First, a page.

Saudi Prince Who Bailed Out Donald Trump Calls on Him to Quit Presidential Campaign
After Republican presidential frontrunner Donald Trump called for a "total and complete" ban on Muslims entering the United States this week, it didn't take long for reporters to dredge up examples of business deals the billionaire real estate magnate had inked in predominantly Muslim nations, from the Trump International Golf Club in Dubai, in the United Arab Emirates, to a line of home products marketed in Kuwait, the UAE, Saudi Arabia and Qatar.
Now, Trump is facing fire from one of the most prominent Middle Eastern tycoons he's done business with. Saudi Prince Alwaleed bin Talal on Friday called for Trump to withdraw from the 2016 presidential race, calling him "a disgrace not only to the GOP but to all America."
Alwaleed and the Trump "bailout": Alwaleed, a Riyadh-based investor whose net worth Forbes estimates at $24.8 billion, is no stranger to Trump. As the International Business Times pointed out this week, investors tied to a firm controlled by Alwaleed purchased New York City's Plaza Hotel from Trump in 1995, in what the website called "a bailout valued at $325 million."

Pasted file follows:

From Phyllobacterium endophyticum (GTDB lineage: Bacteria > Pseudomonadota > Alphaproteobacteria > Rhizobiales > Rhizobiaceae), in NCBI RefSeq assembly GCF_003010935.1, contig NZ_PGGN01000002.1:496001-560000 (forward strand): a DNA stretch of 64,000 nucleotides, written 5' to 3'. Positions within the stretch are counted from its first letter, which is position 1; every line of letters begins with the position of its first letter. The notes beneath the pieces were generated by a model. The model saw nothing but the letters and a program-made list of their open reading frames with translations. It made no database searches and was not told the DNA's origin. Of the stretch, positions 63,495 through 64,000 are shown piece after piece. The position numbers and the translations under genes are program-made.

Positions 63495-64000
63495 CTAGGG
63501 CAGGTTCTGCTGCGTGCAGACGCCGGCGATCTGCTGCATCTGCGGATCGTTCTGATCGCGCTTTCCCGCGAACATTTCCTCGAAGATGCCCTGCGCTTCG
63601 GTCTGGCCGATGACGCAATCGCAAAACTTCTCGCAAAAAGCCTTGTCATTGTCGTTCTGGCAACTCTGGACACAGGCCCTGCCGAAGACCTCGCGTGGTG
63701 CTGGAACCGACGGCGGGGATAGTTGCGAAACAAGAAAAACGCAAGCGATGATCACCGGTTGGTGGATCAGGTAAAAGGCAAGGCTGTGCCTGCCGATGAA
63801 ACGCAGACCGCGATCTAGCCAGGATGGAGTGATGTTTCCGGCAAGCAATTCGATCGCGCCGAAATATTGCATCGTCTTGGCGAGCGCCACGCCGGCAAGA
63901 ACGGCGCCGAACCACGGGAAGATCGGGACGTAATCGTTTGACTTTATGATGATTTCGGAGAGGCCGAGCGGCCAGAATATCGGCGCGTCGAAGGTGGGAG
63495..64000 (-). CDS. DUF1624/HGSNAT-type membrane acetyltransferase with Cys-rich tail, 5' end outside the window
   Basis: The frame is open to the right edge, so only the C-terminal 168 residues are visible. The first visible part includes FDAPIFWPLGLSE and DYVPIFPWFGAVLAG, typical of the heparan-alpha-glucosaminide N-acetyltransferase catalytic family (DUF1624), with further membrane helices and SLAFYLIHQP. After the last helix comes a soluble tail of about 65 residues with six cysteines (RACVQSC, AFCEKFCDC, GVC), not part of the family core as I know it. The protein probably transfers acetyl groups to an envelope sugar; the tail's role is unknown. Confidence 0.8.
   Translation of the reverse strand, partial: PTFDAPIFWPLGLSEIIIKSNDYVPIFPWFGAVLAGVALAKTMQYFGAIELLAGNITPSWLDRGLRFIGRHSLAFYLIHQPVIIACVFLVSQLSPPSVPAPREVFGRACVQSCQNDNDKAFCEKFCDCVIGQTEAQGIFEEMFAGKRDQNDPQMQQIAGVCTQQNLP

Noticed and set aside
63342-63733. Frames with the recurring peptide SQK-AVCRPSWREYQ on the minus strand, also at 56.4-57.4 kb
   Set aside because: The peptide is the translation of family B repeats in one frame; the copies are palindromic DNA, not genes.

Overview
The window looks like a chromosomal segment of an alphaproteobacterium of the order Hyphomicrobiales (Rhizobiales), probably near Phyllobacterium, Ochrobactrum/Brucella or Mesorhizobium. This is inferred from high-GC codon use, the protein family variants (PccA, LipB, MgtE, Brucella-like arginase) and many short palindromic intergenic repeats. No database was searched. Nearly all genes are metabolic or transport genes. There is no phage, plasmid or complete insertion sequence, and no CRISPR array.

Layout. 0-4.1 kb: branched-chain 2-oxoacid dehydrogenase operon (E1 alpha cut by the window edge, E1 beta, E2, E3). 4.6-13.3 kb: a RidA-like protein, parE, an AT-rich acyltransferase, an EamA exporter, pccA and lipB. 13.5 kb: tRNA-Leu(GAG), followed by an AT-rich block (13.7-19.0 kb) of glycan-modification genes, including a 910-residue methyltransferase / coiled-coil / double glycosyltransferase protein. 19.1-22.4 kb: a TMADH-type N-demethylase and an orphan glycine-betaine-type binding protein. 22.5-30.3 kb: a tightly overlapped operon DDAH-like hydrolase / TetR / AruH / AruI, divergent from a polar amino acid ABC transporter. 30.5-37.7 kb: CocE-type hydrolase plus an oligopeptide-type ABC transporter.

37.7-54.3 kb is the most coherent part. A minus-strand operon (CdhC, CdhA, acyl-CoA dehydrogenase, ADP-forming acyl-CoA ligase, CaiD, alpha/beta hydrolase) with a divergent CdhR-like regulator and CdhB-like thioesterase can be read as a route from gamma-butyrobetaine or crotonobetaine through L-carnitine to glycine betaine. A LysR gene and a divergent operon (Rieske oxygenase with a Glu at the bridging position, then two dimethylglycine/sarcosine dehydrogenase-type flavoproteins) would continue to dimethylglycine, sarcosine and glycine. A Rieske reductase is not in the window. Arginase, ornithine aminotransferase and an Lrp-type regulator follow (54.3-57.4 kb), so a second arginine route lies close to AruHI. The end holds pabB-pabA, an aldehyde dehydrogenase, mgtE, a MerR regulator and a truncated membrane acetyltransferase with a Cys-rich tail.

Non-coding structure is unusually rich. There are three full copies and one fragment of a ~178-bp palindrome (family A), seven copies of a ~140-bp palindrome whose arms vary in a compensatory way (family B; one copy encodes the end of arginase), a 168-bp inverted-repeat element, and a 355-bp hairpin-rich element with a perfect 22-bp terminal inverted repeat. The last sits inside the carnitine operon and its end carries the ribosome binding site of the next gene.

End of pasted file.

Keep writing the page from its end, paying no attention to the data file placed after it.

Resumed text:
The New York Times noted at the time of the sale that Trump had bought the posh hotel for $400 million in 1988. Trump remained a minority partner in the hotel after the sale, the paper reported, but assumed "a substantially reduced role" in its operations.
"Mr. Trump bought the Plaza during the real estate boom of the 1980s, using borrowed money," the paper reported. "Additional debt was piled on the property over the next couple of years as he leveraged the landmark to buy the Eastern Airlines shuttle and to help pay the construction cost of his Taj Mahal casino in Atlantic City."
Trump sold the hotel to CDL Hotels International Ltd., which partnered with Alwaleed's investment firm, according to the Times report.
The Plaza isn't the only old Trump property Alwaleed has purchased: As BuzzFeed notes, a debt-ridden Trump sold his yacht, "The Trump Princess," to creditors in 1991; Alwaleed then bought the boat.
Behind the backlash: Alwaleed isn't the first erstwhile Trump associate to publicly blast the candidate following his proposed Muslim ban. While he didn't explicitly mention Trump, boxing champion Muhammad Ali released a statement to NBC News this week slamming political figures who "use Islam to advance their own personal agenda." Trump has previously called Ali "my friend."
Despite the backlash, Trump may only see his support rise among GOP voters. A Bloomberg Politics/Purple Strategies poll found that two in three Republicans back Trump's proposal, although a separate NBC News/Wall Street Journal survey showed the party's voters split.